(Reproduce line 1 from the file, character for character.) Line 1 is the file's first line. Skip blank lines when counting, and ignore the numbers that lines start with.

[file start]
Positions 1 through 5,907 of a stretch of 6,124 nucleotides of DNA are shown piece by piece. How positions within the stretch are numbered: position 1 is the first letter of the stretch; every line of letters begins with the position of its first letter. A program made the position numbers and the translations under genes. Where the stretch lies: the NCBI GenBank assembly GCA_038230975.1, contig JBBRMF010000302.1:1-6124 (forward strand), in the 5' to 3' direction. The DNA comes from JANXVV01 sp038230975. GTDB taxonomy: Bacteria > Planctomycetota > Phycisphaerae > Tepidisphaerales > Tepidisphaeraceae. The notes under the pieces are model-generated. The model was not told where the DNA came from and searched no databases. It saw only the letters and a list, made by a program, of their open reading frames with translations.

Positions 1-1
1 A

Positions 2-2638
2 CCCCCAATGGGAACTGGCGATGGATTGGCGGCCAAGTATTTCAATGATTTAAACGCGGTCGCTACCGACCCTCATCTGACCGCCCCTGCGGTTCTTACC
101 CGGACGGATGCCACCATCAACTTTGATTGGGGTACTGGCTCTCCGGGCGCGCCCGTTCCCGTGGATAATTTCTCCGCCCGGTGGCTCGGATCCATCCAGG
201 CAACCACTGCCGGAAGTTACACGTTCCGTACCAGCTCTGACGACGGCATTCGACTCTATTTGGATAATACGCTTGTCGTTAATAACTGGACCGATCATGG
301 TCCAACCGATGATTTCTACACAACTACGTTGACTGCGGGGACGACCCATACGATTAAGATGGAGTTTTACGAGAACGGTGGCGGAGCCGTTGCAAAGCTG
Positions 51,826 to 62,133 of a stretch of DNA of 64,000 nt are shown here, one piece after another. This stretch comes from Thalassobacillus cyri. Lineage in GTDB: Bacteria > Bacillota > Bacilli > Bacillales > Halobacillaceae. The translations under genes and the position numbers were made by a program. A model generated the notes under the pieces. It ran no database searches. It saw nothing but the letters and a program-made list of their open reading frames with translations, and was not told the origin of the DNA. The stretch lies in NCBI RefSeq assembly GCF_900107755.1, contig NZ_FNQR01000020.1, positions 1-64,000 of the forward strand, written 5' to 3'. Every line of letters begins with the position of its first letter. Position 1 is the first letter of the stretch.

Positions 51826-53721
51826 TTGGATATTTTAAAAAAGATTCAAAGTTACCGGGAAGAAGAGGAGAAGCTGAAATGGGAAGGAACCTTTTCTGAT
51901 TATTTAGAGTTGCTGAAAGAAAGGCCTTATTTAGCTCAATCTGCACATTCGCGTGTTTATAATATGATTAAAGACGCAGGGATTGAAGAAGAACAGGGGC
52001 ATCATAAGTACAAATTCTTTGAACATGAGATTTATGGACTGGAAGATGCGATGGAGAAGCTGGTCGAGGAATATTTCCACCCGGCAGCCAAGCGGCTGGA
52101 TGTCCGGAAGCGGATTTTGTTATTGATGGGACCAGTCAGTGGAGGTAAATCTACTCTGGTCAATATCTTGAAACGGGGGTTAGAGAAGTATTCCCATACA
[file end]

Positions 1 through 5,907 of a stretch of 6,124 nucleotides of DNA are shown piece by piece. How positions within the stretch are numbered: position 1 is the first letter of the stretch; every line of letters begins with the position of its first letter. A program made the position numbers and the translations under genes. Where the stretch lies: the NCBI GenBank assembly GCA_038230975.1, contig JBBRMF010000302.1:1-6124 (forward strand), in the 5' to 3' direction. The DNA comes from JANXVV01 sp038230975. GTDB taxonomy: Bacteria > Planctomycetota > Phycisphaerae > Tepidisphaerales > Tepidisphaeraceae. The notes under the pieces are model-generated. The model was not told where the DNA came from and searched no databases. It saw only the letters and a list, made by a program, of their open reading frames with translations.